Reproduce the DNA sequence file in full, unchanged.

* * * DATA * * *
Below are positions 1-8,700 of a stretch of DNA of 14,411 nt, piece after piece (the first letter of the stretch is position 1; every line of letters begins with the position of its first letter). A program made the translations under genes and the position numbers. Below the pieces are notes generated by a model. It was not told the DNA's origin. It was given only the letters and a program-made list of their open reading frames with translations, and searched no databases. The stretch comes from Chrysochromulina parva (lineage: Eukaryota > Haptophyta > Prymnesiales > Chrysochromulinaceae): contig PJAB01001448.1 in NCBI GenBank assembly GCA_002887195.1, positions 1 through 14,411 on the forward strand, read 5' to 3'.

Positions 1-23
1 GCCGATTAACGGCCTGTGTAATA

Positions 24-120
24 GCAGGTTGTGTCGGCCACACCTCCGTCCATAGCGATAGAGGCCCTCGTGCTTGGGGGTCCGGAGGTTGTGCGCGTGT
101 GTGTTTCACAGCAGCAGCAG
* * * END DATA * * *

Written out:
Below are positions 1-8,700 of a stretch of DNA of 14,411 nt, piece after piece (the first letter of the stretch is position 1; every line of letters begins with the position of its first letter). A program made the translations under genes and the position numbers. Below the pieces are notes generated by a model. It was not told the DNA's origin. It was given only the letters and a program-made list of their open reading frames with translations, and searched no databases. The stretch comes from Chrysochromulina parva (lineage: Eukaryota > Haptophyta > Prymnesiales > Chrysochromulinaceae): contig PJAB01001448.1 in NCBI GenBank assembly GCA_002887195.1, positions 1 through 14,411 on the forward strand, read 5' to 3'.

Positions 1-23
1 GCCGATTAACGGCCTGTGTAATA

Positions 24-120
24 GCAGGTTGTGTCGGCCACACCTCCGTCCATAGCGATAGAGGCCCTCGTGCTTGGGGGTCCGGAGGTTGTGCGCGTGT
101 GTGTTTCACAGCAGCAGCAG